May 9, 2010
Oncology nurses often care for the sickest of the sick, which can be stressful and emotionally difficult. But every nurse who works with cancer patients shares the common denominator of passionate care for patients, says Christine Rimkus, RN, an oncology clinical nurse specialist at the Alvin J. Siteman Cancer Center at Barnes-Jewish Hospital and Washington University School of Medicine.
“As an oncology nurse, you’re usually working with specific patients for a long time and form relationships with them. I’m always humbled by what I learn and gain from my patients. The patients are what I enjoy most about my job.”
Rimkus didn’t begin her career wanting to work with cancer patients. “Now I wouldn’t think of going anywhere else,” she says. “The field of oncology tends to pick you. Oncology care is challenging, and there are always new things to learn. For example, three to five new drugs are released every year with varying routes of delivery. We have to be on top of that and learn everything about these new medications.”
Unifying the Team to Improve Care
Oncology nurses at Siteman receive extensive training beyond nursing school. After they become registered nurses, they can choose from numerous oncology classes as they further their skills. Nurses also must be trained to administer chemotherapy and infusion therapy.
Barnes-Jewish Hospital and Siteman oncology care spans five floors and includes gynecologic oncology, medical oncology, stem cell transplant, radiation oncology, inpatient nursing, a breast cancer outpatient area and the 24/7 Cancer Care Clinic. This level of care requires more than 300 oncology nurses.
To unify oncology nursing team care, Rimkus developed a Clinical Practice Review Committee nearly three years ago that represents nurses from all areas of oncology care.
The committee looked at best care practices and determined how they can best use these guidelines to improve patient care. “Since cancer patients generally navigate the whole system at Siteman and Barnes-Jewish, we’ve made sure all the same practice guidelines are in place across the spectrum,” Rimkus says. “Our goal is to make a big place seem smaller both for patients and for nurses.”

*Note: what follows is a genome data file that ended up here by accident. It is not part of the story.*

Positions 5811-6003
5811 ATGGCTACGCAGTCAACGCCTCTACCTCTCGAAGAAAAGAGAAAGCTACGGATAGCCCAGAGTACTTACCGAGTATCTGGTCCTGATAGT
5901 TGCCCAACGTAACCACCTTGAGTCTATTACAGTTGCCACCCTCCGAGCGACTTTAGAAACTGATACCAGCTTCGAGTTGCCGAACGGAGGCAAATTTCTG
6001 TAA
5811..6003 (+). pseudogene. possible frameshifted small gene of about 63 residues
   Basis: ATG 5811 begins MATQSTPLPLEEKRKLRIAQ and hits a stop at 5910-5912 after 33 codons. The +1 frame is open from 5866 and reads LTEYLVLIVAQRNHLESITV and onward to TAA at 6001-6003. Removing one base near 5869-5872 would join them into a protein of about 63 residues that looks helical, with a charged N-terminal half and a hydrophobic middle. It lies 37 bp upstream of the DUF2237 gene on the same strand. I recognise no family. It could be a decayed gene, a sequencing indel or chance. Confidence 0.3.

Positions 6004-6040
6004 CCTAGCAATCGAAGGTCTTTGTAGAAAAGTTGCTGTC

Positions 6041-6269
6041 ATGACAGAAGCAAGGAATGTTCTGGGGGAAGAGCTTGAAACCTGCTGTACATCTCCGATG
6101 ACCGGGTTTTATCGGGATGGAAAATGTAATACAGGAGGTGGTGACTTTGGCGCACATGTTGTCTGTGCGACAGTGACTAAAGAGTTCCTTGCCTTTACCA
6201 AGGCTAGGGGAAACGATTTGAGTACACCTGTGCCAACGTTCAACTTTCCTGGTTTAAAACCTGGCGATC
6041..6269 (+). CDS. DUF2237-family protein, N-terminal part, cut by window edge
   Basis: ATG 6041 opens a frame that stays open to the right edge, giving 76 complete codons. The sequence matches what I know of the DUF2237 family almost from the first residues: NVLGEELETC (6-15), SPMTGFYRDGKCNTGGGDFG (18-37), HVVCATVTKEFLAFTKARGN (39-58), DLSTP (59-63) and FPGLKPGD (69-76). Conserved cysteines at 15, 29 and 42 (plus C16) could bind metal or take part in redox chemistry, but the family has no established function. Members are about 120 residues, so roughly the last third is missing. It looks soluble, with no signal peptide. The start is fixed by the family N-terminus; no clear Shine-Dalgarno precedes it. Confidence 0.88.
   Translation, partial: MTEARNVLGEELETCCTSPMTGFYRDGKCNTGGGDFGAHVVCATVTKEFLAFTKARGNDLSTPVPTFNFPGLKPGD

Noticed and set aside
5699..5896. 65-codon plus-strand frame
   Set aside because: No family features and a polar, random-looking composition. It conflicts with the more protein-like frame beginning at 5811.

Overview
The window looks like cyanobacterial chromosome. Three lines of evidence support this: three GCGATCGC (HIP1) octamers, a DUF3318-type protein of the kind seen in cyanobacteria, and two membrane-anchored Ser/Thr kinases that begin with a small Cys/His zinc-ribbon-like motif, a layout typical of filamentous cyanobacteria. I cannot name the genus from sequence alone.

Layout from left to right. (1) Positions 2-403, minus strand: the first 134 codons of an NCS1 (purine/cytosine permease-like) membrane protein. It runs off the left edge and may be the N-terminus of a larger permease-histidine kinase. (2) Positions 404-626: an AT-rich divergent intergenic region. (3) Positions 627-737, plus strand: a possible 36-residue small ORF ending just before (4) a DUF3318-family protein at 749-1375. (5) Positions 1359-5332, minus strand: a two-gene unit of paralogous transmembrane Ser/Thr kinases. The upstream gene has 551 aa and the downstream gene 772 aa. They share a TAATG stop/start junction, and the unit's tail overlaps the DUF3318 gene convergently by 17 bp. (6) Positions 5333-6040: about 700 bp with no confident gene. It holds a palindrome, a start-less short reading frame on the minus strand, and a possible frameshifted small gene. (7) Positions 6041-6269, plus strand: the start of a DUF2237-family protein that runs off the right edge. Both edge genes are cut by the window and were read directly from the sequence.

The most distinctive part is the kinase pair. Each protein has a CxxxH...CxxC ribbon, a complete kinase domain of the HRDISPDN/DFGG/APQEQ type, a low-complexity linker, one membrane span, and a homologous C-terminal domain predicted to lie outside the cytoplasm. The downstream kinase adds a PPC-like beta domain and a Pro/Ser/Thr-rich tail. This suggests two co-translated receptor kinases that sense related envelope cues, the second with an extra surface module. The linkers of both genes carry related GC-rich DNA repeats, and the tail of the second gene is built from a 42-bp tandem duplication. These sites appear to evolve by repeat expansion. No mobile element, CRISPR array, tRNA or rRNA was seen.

This effort also fosters better communication that results in more coordinated, seamless patient care. “We encourage inpatient and outpatient oncology nurses to know each other because we work with many of the same patients,” Rimkus says. “We’re kind of a tag team of oncology nurses.”
Preventing Compassion Fatigue
Oncology nurses often develop relationships with their patients because they see them so frequently. “It can be extremely hard on nurses when their patients die,” Rimkus says. “This can lead to stress, burnout and compassion fatigue that ultimately affects patient care. That’s why it’s important that we help these nurses through an intervention program.” Compassion fatigue is a relatively new term described as the “cost of caring” for others in emotional pain.
The Barnes-Jewish Hospital Foundation recently funded a program that incorporates tools to reduce compassion fatigue and stress for oncology nurses. Staff members from Barnes-Jewish Hospital will be trained as facilitators to continue delivery of the program into the future.
Research has demonstrated a correlation between compassion fatigue and burnout and patient satisfaction. “Throughout their cancer treatment, patients need the nurse’s physical and emotional strength and empathy,” Rimkus says. “If a nurse is overwhelmed and disengages, the patient knows it. Intervention will help both patients and nurses.”
Supporting Education and Emotions of Oncology Nurses for Better Patient Care
Oncology nursing is demanding. Nurses must stay abreast of the latest treatments and must deal with the emotional stress that can occur when caring for very ill patients. The Barnes-Jewish Hospital Foundation helps with this through donor gifts in several areas.
For example, the Oncology Nurse Professional Development Fund supports education for oncology nurses, and oncology certification for clinical and advanced practice nurses. In the past year, this funding enabled nurses to attend professional meetings to learn more about solid tumors, stem cell transplant, palliative care and survivorship. Nurses who attended shared this education with their colleagues.
Several nurses were also able to present at national meetings. “Participation at these national meetings is a valuable opportunity to share knowledge and expands oncology nurses’ expertise by learning from other institutions,” says Chris Rimkus, RN, oncology clinical nurse specialist.
She adds that having more educated nurses translates to better patient care. “Today, patients have access to more information and are more knowledgeable than ever. Nurses usually spend more time with patients than doctors can, and patients often ask nurses questions. With continuing education, our nurses are able to answer many of these complex questions about thelatest treatments.”
To give to oncology nurses, please call David Sandler at 314- 286-0599, e-mail
firstname.lastname@example.org or visit www.givingbarnesjewish.org.